Don’t leave the space above your fridge empty. This is good real estate for storing things you don’t use daily and don’t want strewn all over your counter top or hidden down the hall in a linen closet. Also consider putting shelves in lower cabinets. This doubles the amount of storage space in your kitchen.

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4. The Lighting

You may be thinking that the lighting in your bathrooms are the most important, but you don’t want a poorly-lit kitchen. Kitchens are where people naturally gather, and you want yours to be welcoming. You also want to be able to prep and cook safely, with clear visibility. Intentionally design your work areas to be well-lit.

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5. The Backsplash

Do not forego this detail, thinking you’ll save money. Eventually, you’ll find yourself frustrated, trying to clean grease off of paint or wallpaper. Tile is much easier to clean and adds interest and finesse to a kitchen.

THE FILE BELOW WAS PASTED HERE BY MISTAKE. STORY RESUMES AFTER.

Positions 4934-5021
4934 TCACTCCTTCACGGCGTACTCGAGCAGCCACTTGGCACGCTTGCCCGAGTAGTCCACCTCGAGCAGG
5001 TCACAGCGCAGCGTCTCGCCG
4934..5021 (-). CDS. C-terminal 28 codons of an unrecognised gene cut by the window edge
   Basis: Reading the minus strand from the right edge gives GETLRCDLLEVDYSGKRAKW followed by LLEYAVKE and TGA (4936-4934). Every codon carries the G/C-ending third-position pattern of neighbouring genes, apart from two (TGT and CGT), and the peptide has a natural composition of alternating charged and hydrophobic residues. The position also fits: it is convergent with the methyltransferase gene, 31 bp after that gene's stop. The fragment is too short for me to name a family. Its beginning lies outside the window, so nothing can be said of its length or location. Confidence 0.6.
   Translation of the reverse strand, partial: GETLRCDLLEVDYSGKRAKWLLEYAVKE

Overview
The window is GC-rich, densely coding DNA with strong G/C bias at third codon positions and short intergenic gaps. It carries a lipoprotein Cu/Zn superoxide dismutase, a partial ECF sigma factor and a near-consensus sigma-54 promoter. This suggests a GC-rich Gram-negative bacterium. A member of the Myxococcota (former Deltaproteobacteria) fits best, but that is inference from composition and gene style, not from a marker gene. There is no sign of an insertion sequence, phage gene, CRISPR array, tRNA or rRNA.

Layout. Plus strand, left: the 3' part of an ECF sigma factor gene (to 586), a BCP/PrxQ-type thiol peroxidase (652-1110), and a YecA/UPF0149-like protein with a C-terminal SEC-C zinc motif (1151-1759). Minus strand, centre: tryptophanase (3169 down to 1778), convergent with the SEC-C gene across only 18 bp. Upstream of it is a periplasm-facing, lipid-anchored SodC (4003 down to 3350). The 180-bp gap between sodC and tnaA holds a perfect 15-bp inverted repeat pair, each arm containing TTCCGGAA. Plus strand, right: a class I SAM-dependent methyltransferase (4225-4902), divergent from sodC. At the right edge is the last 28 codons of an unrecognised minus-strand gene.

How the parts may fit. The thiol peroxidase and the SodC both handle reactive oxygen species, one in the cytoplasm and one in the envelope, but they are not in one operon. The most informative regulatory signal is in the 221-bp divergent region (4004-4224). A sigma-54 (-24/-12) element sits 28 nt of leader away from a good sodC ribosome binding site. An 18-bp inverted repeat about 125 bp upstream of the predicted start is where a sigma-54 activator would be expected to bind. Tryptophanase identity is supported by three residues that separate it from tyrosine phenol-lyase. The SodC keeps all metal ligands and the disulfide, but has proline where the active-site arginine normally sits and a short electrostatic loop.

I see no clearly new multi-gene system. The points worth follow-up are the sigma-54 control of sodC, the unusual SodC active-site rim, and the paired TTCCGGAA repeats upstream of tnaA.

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Architects are Sketchy

Here's a fun little collection of our sketches. The promise each sketch holds is easily felt and believed in, yet somehow difficult to put into words — this is why we draw our ideas instead of writing them.

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"You can use an eraser on the drafting table, or a sledge hammer on the construction site."
— Frank Lloyd Wright 

Here are some sketches brought to life:

BEST OF CAI: Room for Your Thoughts